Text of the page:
A little over 4.5 years ago, I attempted suicide. I was young, broken, hopeless. There was a stigma attached to Mental Illness and Suicide. We, as a society, have gotten better at talking about it, on addressing it, on treating it. But this stigma is still prevalent, still attached to depression and suicide the way conjoined twins are joined at the hip.
This has been a hard week. Robin Williams’ suicide has drawn a lot of attention, spurring media coverage and blog posts fueled with speculation and judgement, fact and fiction, horror and sadness. And for people like me, people who are battling depression and suicidal thoughts, this has been an emotional and triggering time.
We try so hard to fill our lives with happy things, things that will (hopefully) try to help us forget all the pain, sadness, and despair we are feeling. We have to consciously focus our thoughts and energies on keeping us alive: life is no longer about thriving; it’s about surviving. It becomes a race against time, because we’re all going to die someday. But for some of us, the road to death is filled with shortcuts. Life is no longer “How many more years do I have before I reach the average life expectancy?” LIfe is now “How many more times can I pull myself back from the brink before I’m out of strength?”
And we don’t want life to be this way. I firmly believe that life is a gift, and as such, it’s to be enjoyed. For some of us, that’s harder than for others. I would like nothing more than to believe that all people are good, life is always beautiful, nothing will ever hurt, and love will always win. But, I can’t. I’m not that naive. I’ve seen enough news, been through enough pain, experienced enough of life to know that people aren’t always good, life isn’t always beautiful, things will hurt, and love isn’t always enough.
But I still try to enjoy life. Some people are good, and some people are bad. Life is beautiful, and life is ugly. Things will hurt, but some things can heal. Love is powerful and beautiful, and it can win some battles, but it’s not always enough to win the war. Yet, I still want to fall in love, with life, with a person. I want to enjoy life and put 110% into everything I do with what time I have left. I have hopes and dreams. I have great friends, a great family, and a strong relationship with God.
I had all these things 4.5 years ago, too, and it wasn’t enough to stop me from swallowing pills. The love pulling me to earth wasn’t enough to counter-act the need I felt to be free. Love isn’t a fix-all solution. Boy, do I wish it was. It would solve so many problems, and it would have caused my life to play out so much differently.
If love were the answer, I would have never gotten to my darkest point. I would have never had to force myself to consciously think about what I was doing: using scissors was dangerous, taking medicine was dangerous, walking to the store was dangerous, going up high was dangerous. I discovered it’s all to easy to not think and put yourself in harm’s way. Which is how I ended up taking pills and slicing my wrist. I wasn’t thinking about what I was doing; it wasn’t a choice I made. I stopped thinking for a moment, I momentarily stopped plugging the holes in the dam, the guards stopped forcing the drawbridge close, and the darkness attacked. The flood-gates opened, and every thought of inadequacy, hopelessness, and fear–the very thoughts I had been trying to surpress–came back all at once.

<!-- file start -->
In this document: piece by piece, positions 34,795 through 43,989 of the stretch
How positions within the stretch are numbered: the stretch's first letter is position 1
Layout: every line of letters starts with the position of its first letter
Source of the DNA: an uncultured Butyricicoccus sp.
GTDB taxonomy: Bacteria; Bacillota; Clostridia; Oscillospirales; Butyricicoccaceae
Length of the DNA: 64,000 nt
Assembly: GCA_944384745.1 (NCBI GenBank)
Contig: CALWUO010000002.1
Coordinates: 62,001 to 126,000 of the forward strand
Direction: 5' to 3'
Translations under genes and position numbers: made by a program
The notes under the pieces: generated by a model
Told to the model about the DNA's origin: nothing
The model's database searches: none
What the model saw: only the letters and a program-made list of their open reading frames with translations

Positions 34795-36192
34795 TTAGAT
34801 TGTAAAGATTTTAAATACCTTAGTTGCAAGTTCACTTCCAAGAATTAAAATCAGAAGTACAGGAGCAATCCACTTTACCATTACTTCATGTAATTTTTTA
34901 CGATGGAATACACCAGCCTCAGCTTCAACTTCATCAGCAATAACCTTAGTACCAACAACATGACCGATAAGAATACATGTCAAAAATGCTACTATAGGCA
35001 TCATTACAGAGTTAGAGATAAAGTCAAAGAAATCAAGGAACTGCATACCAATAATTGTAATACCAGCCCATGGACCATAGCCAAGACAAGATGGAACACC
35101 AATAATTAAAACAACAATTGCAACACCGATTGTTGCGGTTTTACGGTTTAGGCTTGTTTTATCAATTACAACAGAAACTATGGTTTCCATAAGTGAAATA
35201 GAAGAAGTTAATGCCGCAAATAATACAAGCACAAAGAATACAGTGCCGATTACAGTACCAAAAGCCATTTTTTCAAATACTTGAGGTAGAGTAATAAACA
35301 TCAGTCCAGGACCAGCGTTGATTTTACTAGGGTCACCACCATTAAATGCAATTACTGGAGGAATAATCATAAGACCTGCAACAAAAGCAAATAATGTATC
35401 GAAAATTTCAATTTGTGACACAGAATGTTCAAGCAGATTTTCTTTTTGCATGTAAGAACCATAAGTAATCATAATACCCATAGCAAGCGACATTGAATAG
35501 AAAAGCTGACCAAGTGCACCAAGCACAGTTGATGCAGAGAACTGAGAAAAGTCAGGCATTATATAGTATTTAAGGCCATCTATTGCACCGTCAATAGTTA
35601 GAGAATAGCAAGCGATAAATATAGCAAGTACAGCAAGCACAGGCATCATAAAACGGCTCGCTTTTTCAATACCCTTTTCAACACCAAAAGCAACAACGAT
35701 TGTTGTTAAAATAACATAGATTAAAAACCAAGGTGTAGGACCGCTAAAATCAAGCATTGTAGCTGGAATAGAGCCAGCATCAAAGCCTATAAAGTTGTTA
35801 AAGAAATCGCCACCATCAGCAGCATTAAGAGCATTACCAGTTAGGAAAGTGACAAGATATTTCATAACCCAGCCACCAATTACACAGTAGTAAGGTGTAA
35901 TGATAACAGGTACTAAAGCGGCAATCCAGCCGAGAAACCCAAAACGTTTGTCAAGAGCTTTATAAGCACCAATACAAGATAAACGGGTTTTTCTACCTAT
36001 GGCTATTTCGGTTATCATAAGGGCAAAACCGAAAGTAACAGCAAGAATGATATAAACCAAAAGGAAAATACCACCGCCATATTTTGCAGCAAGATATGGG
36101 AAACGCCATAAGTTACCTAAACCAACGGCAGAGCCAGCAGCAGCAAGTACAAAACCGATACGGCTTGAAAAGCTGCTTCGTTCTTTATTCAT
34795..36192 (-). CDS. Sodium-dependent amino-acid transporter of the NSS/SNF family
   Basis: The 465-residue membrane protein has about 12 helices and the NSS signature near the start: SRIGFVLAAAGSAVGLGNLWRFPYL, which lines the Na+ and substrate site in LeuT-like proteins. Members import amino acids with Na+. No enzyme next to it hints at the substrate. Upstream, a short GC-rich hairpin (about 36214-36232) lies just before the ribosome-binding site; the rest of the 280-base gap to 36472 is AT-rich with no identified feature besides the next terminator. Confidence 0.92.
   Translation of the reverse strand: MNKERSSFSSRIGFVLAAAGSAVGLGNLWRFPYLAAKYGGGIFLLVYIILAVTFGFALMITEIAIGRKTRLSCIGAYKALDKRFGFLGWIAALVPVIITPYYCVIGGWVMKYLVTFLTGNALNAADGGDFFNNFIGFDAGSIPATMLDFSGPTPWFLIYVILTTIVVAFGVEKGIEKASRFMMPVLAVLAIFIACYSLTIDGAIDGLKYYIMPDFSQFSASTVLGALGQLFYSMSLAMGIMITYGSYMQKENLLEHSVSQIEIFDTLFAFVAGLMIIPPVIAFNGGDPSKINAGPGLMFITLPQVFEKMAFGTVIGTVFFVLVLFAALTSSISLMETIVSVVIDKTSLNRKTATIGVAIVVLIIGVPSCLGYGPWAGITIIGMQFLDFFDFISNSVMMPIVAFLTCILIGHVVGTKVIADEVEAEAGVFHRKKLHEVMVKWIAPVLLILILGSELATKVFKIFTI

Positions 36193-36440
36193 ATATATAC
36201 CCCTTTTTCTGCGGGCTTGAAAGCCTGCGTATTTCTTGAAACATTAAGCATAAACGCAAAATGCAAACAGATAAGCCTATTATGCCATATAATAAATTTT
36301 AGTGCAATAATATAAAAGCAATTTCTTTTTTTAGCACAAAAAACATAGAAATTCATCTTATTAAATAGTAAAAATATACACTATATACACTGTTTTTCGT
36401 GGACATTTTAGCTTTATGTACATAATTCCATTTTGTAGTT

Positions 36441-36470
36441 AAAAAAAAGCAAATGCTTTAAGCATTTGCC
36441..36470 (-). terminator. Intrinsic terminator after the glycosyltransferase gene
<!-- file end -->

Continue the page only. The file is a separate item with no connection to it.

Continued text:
I was drowning even though I was standing on solid ground, and all I wanted was to breathe again. So I took the pills, and I sliced my wrist. Time seemed to slow down; it was a race agaisnt the clock, and I was running out of time. You’ll be ok. I got up. Threw up the pills. Bandaged my wrist. And continued on with life as if nothing happened. But it did happen. And I couldn’t pretend that it didn’t.
It didn’t kill me. And I was angry. I was angry because fighting every thought that comes into your head is exhausting, and no amount of sleep will help fight the tiredness I feel. I was angry because I felt too weak to fight, and I’ve never liked the idea of being tortured. I was angry, but I was also scared.
I was scared that I’d let my guard down again and be back to that place of inescapable hopelessness and darkness. Fear is a powerful motivator, just like love.
If love were the answer, I would have never gotten to my darkest points. But then I would have never gotten to my heights, either. I would have never felt the joy of leading a child in Guatemala to Christ. I would have never felt the relief of breaking the surface of the waves and coming up for air; I’ve learned that no matter how hopeless I feel now, I won’t feel this way forever. I would have never be able to find happiness in the little things; sometimes the little things are the big things.
Next week, I start my Senior year of College. I never thought I would make it this far, and I’m terrified. But that’s ok. Because 4.5 years ago, I had one dream. Today, I have another. I’m still young, still healing, and sometimes I still feel hopeless. But I took that step forward, and now I’m looking behind me at all the shattered dreams, shattered hopes, shattered innocence left scattered in my past’s path, and I feel a sense of hope.
Because, yes, life is still rough. My soul is still fractured to its deepest corners; depression is still my constant companion. And right now, it hurts more than ever because healing means getting up and moving, and sometimes moving hurts more than just lying there. Life is pain, and I’d rather take it standing up than sitting down, moving forward than lying down.
And I hope you do the same, whatever’s happened in your life. I hope you take comfort in the fact that even on the darkest night, your eyes can still see the flame of a single candle a mile away. Right now, a mile may seem like forever, but I’ve learned that even the smallest steps are progress.